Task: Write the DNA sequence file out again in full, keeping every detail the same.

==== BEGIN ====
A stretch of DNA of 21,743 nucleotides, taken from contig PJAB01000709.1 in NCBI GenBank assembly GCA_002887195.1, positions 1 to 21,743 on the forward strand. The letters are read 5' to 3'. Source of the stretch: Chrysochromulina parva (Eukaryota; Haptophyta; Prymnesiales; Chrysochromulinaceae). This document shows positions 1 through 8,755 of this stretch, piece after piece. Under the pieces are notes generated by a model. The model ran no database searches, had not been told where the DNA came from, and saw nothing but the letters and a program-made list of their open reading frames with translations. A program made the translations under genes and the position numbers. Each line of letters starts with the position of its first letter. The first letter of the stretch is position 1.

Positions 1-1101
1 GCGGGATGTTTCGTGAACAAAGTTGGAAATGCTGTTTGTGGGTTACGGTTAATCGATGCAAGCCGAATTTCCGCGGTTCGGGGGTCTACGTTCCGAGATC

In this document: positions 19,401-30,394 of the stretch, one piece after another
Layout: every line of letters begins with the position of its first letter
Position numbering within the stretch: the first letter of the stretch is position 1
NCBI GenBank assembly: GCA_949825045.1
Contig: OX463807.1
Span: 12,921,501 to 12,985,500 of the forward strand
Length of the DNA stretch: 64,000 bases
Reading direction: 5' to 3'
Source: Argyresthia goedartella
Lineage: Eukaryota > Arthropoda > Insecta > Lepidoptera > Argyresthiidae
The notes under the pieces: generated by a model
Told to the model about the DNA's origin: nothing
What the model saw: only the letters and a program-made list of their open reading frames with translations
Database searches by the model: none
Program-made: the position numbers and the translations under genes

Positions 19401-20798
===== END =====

A stretch of DNA of 21,743 nucleotides, taken from contig PJAB01000709.1 in NCBI GenBank assembly GCA_002887195.1, positions 1 to 21,743 on the forward strand. The letters are read 5' to 3'. Source of the stretch: Chrysochromulina parva (Eukaryota; Haptophyta; Prymnesiales; Chrysochromulinaceae). This document shows positions 1 through 8,755 of this stretch, piece after piece. Under the pieces are notes generated by a model. The model ran no database searches, had not been told where the DNA came from, and saw nothing but the letters and a program-made list of their open reading frames with translations. A program made the translations under genes and the position numbers. Each line of letters starts with the position of its first letter. The first letter of the stretch is position 1.

Positions 1-1101
1 GCGGGATGTTTCGTGAACAAAGTTGGAAATGCTGTTTGTGGGTTACGGTTAATCGATGCAAGCCGAATTTCCGCGGTTCGGGGGTCTACGTTCCGAGATC

In this document: positions 19,401-30,394 of the stretch, one piece after another
Layout: every line of letters begins with the position of its first letter
Position numbering within the stretch: the first letter of the stretch is position 1
NCBI GenBank assembly: GCA_949825045.1
Contig: OX463807.1
Span: 12,921,501 to 12,985,500 of the forward strand
Length of the DNA stretch: 64,000 bases
Reading direction: 5' to 3'
Source: Argyresthia goedartella
Lineage: Eukaryota > Arthropoda > Insecta > Lepidoptera > Argyresthiidae
The notes under the pieces: generated by a model
Told to the model about the DNA's origin: nothing
What the model saw: only the letters and a program-made list of their open reading frames with translations
Database searches by the model: none
Program-made: the position numbers and the translations under genes

Positions 19401-20798